Monday, April 16, 2012

Identification of Targets of c-Src Tyrosine Kinase by Chemical Complement and Phosphoproteomics

This new paper in press at MCP by Martinez-Ferrando, et al., is a really good example of using cutting edge phosphoproteomics to open up our understanding of an incredibly interesting protein.  Although c-Src has been the focus of thousands of different papers, its amazing how much we still don't know about a protein that was discovered in the 1970s (and resulted in a Nobel prize for 2 top scientists in the 1980s).

In this study, a system was established to force the c-Src tyrosine kinase function to be active in a SILAC labeling system.  An interesting aspect of this study is that they only went for peptides phosphorylated on tyrosine residues, by use of the filter aided capture and elution (FACE) using the 4G10 antibody.  They didn't follow up with a metal or ion based phosphopeptide enrichment.

The proteomic analysis was top-notch, as you'd expect from the Pandey lab, using an Orbitrap Velos in 'high high' mode, where they used the Orbitrap exclusively, both collecting the MS1 and MS/MS fragmentation information (via HCD).  Both Proteome Discoverer 1.3 and Maxquant were employed because they often provide complementary information. My only criticism of this excellent paper is that peptide desalting was performed with C-18, which causes a loss of phosphopeptides, compared to other desalting methods such as graphite spin columns.

The results of this study are over 200 proteins that were shown to be downstream phosphorylation events that were downstream of c-Src.  The majority of these phosphorylations were previously unknown to be linked to c-Src and help explain some of the effects of this important oncogene.  They do a good job of 'validating' several of these events by western blotting and immunocytochemistry (ICC).

Summary:  A really good paper that shows how phosphoproteomics can really open our eyes, even when it comes to extremely well studied and characterized systems.  A good read for anyone in oncology research.

Saturday, April 7, 2012

The Inficon Hapsite Portable Mass Spectrometer: One step closer to a Tricorder

If you have even casually observed any of the many iterations of the television series Star Trek, chances are you have seen the characters using a device known as a Tricorder, such as the one that Spock is holding below.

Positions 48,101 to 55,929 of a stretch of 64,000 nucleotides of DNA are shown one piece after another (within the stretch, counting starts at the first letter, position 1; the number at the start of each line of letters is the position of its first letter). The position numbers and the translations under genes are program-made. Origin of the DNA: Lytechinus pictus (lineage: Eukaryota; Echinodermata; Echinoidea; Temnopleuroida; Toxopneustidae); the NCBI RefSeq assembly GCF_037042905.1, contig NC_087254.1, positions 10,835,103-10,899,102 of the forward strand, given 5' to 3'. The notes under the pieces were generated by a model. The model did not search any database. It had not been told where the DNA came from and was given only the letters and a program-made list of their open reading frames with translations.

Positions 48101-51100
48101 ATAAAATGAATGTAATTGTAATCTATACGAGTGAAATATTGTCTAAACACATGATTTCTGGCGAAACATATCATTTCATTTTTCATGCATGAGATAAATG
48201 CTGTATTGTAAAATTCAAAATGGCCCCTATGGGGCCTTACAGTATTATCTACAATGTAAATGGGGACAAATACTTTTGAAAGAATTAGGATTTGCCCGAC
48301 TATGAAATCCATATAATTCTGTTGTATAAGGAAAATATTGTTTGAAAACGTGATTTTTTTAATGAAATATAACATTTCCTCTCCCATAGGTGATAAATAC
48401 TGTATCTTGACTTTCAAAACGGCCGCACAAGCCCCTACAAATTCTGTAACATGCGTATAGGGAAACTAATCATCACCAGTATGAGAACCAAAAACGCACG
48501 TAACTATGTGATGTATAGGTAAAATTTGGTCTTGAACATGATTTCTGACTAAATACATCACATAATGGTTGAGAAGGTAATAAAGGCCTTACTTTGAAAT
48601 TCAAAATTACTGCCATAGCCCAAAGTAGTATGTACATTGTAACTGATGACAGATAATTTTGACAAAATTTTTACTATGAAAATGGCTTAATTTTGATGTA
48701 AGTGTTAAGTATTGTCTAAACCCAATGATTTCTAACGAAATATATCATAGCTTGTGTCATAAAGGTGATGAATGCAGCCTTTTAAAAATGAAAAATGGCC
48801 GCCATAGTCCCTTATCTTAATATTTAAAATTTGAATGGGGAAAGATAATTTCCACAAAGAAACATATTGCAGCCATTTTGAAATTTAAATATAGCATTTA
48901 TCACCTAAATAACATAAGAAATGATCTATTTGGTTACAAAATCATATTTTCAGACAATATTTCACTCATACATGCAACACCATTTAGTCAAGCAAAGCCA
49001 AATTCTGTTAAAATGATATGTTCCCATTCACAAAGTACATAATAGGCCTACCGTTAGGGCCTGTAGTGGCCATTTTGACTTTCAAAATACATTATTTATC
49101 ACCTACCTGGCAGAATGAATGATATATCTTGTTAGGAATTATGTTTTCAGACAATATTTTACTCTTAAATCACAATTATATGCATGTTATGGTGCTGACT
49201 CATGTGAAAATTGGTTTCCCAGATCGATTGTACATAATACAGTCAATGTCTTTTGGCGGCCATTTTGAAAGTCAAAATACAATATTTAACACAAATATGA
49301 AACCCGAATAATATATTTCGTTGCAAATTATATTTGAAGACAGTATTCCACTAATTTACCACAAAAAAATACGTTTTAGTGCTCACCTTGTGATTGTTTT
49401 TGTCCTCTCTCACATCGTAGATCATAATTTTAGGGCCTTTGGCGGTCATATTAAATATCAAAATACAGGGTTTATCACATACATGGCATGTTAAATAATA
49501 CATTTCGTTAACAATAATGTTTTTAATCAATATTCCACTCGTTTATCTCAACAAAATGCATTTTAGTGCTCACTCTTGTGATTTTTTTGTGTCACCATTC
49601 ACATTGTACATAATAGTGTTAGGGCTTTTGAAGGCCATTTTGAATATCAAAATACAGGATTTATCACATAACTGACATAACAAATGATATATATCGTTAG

Tricorders allow these characters to instantly know whether the atmosphere of a planet is hospitable and helps them detect the signs of life forms and other possible dangers.  It has been humorously suggested at Mass Spectrometry conferences for the last 40 years that with miniaturization and improvement in mass spectrometry instruments, that we are actually heading toward the creation of these devices.

The Hapsite ER from Inficon is most certainly a device that is moving toward this direction.
While this device is not as small as the one that Spock is carrying, it might be almost as useful.  This single person-portable mass spectrometer can rapidly deliver qualitative and quantitative GC-MS data in as little as 10 minutes.  According to Inficon, it can detect numerous volatile organic compounds, toxic industrial materials, and chemical warfare agents in this span and has a detection limit in the Parts Per Trillion.
If that wasn't enough, it also has a built in GPS unit so that the precise time and location of the sample collection can be saved along with the identity and quantity of the chemicals detected.

The following chromatogram is from the a mixture of 11 different toxic compounds, clearly showing that the Hapsite has the resolution to separate them all.
On this 14 minute gradient, they had sufficient resolution to separate all 11 in under 10 minutes, with spacing between peaks of around 0.5 to 1 minute, meaning that they really didn't push the machine that hard, I think that using the same column they could increase the intake pressure and actually cut this time in half while still getting the same number of IDs.
If you'd like to read more about this device, check out the product page at Inficon.